Meng He and Andrew Siska look at the evolution of embedded processing, and explore the implications of programmable system on chip architectures to its future direction..
Nowadays, it is not unusual to see the terms microprocessor and microcontroller used interchangeably. However, the evolution from MCP to MCU, which started as more than as three decades ago, still goes on.
From the simplest integration of programming and RAM memory, to data interface and discrete component (ADC, Op-Amp, etc) integration, the difference continues to extend to programmable system on chip architectures.
Phase 1: First Usable Microprocessor Introduced
The evolution began in April of 1972 when Intel introduced the 8080 microprocessor. The 8080, running at 2MHz, executed up to 500,000 instructions per second. The 8080 required three power supplies: -5V, +5V, and +12V as well as an external 2-phase clock source.
Shortly after Intel introduced the 8080 to design engineers, Motorola introduced the 6800, followed by MOS Technology’s 6502 and Zilog’s Z80 (which had an 8080-compatible instruction set). Intel responded to the 8080’s competitors by evolving the 8080 into the 8085. Two phase clocks and multiple power supply rails were replaced by a crystal, or oscillator, and a single +5V supply. Instruction cycle times were decreasing while instruction sets and processor throughput were increasing.
Intel eventually spun the 8085 (8-bit) into the 8086 (16-bit), which was used by IBM to develop the first PC and the race was on. As demand for increased speed grew, Intel responded with the 80286, followed by the 80386, then the 80486, and so on. Motorola and AMD quickly followed Intel with introduction of their own 16-, 32-, and 64-bit microprocessors.
Phase 2: Enter the Microcontroller
As the microprocessor industry evolved, prices for 8-bit devices fell. Hardware designers began incorporating them into their designs to replace discrete digital logic. But even as prices dropped, designers of high-volume, cost-sensitive systems continued to design using discrete logic. A microprocessor required external RAM for data storage, external ROM for program memory, and other peripheral devices to make them useful. In many cases, the cost of the memory and peripheral devices exceeded that of a discrete design.
Given the size of the “embedded” marketplace, Intel and other microprocessor manufacturers began integrating small amounts of RAM, ROM, and a few peripheral components onto a single device. Thus the microcontroller was born!
Intel introduced the 8048 microcontroller with (depending on the variant) 64-256 bytes of internal ram and internal or external ROM. The 8049 had 2k bytes of masked ROM (the 8748 and 8749 had EPROM) which could be replaced by 4k bytes of external ROM, 128 bytes of RAM, 27 I/O lines, and an internal 8-bit timer/ counter. A variant of Intel’s 8048, the 8042, was used in the original IBM PC keyboard.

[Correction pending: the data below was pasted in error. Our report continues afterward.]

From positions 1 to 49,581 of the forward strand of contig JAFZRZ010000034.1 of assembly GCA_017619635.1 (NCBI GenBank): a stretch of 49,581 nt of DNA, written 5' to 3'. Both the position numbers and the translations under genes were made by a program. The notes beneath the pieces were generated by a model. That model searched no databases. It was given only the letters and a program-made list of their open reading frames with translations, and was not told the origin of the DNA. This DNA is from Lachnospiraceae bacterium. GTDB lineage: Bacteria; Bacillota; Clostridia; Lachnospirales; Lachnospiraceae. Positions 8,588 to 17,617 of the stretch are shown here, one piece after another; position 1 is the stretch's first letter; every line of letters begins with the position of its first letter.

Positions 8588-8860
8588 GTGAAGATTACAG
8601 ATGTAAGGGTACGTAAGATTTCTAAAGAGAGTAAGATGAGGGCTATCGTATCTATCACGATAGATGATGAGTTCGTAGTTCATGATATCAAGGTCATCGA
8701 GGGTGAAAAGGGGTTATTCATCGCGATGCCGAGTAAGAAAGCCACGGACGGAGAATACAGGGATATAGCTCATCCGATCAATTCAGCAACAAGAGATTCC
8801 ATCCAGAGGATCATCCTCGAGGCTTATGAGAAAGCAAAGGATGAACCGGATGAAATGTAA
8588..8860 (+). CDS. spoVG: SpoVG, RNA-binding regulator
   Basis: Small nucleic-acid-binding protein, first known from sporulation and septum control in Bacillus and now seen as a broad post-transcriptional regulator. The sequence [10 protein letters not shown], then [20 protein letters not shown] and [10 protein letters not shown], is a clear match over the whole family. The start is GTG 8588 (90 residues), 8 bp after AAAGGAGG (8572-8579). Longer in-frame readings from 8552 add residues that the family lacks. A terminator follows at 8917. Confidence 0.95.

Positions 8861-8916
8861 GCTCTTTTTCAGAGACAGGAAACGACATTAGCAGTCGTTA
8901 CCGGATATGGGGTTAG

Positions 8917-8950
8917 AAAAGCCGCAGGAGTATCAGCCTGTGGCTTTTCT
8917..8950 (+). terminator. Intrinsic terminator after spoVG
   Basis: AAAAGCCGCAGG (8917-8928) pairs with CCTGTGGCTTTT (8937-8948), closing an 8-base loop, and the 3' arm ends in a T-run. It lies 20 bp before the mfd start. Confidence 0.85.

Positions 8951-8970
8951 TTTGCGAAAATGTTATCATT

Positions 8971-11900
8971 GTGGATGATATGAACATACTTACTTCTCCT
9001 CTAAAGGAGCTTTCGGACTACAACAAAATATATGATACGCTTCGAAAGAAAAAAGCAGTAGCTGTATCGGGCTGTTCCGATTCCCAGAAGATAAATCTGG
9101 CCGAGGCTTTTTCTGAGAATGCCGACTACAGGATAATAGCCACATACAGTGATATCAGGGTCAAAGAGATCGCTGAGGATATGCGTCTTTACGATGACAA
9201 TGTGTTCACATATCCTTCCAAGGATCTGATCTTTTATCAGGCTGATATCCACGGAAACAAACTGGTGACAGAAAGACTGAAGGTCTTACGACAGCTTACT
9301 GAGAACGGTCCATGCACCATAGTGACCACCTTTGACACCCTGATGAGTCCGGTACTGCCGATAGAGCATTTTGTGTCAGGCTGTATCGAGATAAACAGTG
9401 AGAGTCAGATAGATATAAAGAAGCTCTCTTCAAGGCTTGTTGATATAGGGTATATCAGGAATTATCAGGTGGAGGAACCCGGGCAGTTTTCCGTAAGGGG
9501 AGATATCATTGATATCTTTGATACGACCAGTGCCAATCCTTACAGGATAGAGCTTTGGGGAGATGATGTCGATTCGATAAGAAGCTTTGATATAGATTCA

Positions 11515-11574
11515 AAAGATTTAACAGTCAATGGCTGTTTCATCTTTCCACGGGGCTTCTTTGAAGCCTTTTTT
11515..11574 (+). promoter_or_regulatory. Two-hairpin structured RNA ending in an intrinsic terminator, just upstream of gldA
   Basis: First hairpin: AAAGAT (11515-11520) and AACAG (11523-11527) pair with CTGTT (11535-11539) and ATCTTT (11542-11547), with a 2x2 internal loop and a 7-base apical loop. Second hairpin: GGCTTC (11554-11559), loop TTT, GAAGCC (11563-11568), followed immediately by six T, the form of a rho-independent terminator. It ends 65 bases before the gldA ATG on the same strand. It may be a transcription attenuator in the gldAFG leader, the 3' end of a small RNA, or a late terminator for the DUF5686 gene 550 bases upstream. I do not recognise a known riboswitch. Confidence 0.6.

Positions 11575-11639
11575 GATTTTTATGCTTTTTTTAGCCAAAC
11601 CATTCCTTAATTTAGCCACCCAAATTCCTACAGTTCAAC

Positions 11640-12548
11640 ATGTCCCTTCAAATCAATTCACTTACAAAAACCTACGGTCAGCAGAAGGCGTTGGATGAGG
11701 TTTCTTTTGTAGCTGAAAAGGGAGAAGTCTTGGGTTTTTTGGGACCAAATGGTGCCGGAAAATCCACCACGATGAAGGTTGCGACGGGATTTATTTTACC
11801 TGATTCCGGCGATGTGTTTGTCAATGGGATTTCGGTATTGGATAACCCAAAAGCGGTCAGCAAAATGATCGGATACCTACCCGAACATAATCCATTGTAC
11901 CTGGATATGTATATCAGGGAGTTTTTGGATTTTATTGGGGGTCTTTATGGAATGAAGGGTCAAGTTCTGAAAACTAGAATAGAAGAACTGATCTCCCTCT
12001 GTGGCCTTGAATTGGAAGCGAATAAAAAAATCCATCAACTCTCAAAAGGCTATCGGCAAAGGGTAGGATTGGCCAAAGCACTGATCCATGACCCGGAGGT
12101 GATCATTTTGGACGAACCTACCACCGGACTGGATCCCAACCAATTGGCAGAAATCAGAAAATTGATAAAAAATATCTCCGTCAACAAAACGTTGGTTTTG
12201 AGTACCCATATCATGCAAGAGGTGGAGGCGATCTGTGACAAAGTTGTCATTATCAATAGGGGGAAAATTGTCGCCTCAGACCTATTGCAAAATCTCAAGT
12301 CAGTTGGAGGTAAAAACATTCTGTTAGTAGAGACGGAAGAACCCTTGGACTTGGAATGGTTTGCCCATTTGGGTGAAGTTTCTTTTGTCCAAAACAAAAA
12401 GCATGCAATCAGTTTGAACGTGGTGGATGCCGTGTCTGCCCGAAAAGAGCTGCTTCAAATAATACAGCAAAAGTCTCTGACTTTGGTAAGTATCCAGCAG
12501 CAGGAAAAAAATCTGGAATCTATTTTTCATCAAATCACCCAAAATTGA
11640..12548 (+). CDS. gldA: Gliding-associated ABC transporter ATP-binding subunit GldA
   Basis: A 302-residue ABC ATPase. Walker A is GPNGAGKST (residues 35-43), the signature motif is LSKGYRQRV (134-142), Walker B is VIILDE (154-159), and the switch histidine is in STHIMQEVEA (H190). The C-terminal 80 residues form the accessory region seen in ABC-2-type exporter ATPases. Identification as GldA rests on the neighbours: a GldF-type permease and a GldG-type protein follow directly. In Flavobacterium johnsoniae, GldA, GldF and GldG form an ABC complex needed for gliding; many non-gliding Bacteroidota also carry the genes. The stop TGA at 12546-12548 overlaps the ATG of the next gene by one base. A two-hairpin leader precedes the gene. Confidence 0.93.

In 1980, Intel introduced the 8051 microcontroller. The 8051 provided a CPU, 128 bytes of RAM, up to 4k byte of ROM, four byte wide bi-directional I/O ports, interrupt logic, two or three timers (8 and 16 bit), bit manipulation instructions, and one or two USARTs in a single package. It also had a 16-bit external address space allowing up to 64k bytes of RAM and ROM.
The original 8051 required 12 clock cycles per machine cycles. With a 12MHz crystal or oscillator the 8051 machine cycle ran at 1MHz. Most 8051 instructions would execute in one or two machine cycles.
Given its popularity, Intel’s 8051 has been copied in one form or another by over 20 manufacturers over the years. Some variations run with 100MHz clocks and four, two, and one clocks per machine cycle.
Device offerings from various silicon manufacturers include enhancements such as multiple 16-bit data pointers and a host of peripheral devices such as I2C, SPI, CAN and LIN, USB, PWM, comparators, A/D converters… the list goes on.
Over the years, microcontrollers of various bus sizes (8-bit through 64-bit), pin counts, speed, RAM/ROM, and internal peripherals have been developed by numerous silicon companies such as Cypress, Atmel, Microchip, Renesas, and Motorola. System designers can now choose a device to fit their design rather than choose a design path to fit a device.
Phase 3: Enter Analog
As more and more digital peripherals were being integrated into various microcontrollers, device vendors began integrating commonly used analog components such as comparators and op-amps. Thus began another cycle in the evolution of the microcontroller – programmable analog coexisting in the same device package as its digital relatives.
This current evolutionary step represents the state of art within the microcontroller industry. The difference in complexity between MPUs and MCUs may seem similar, but the high level of integration results in quite a different internal system.
Now MCUs allow designers to build a complete system with a single chip: analog/digital input, analog/digital processing, and analog/digital output, fully configurable, any pin to any peripheral, analog running fully independent of the digital system or both analog and digital peripherals blissfully coexisting – a true system on a chip.
Meng He graduated from Marquette University with Master of Science degree in Electrical Engineering and has been working at Cypress Semiconductor as a product manager since 2007. You can contact Meng at firstname.lastname@example.org.
Andrew Siska has been a circuit designer for the past 30 years. He holds a BSEE and MBA and is currently working for Cypress Semiconductor as Senior Staff Application Engineer.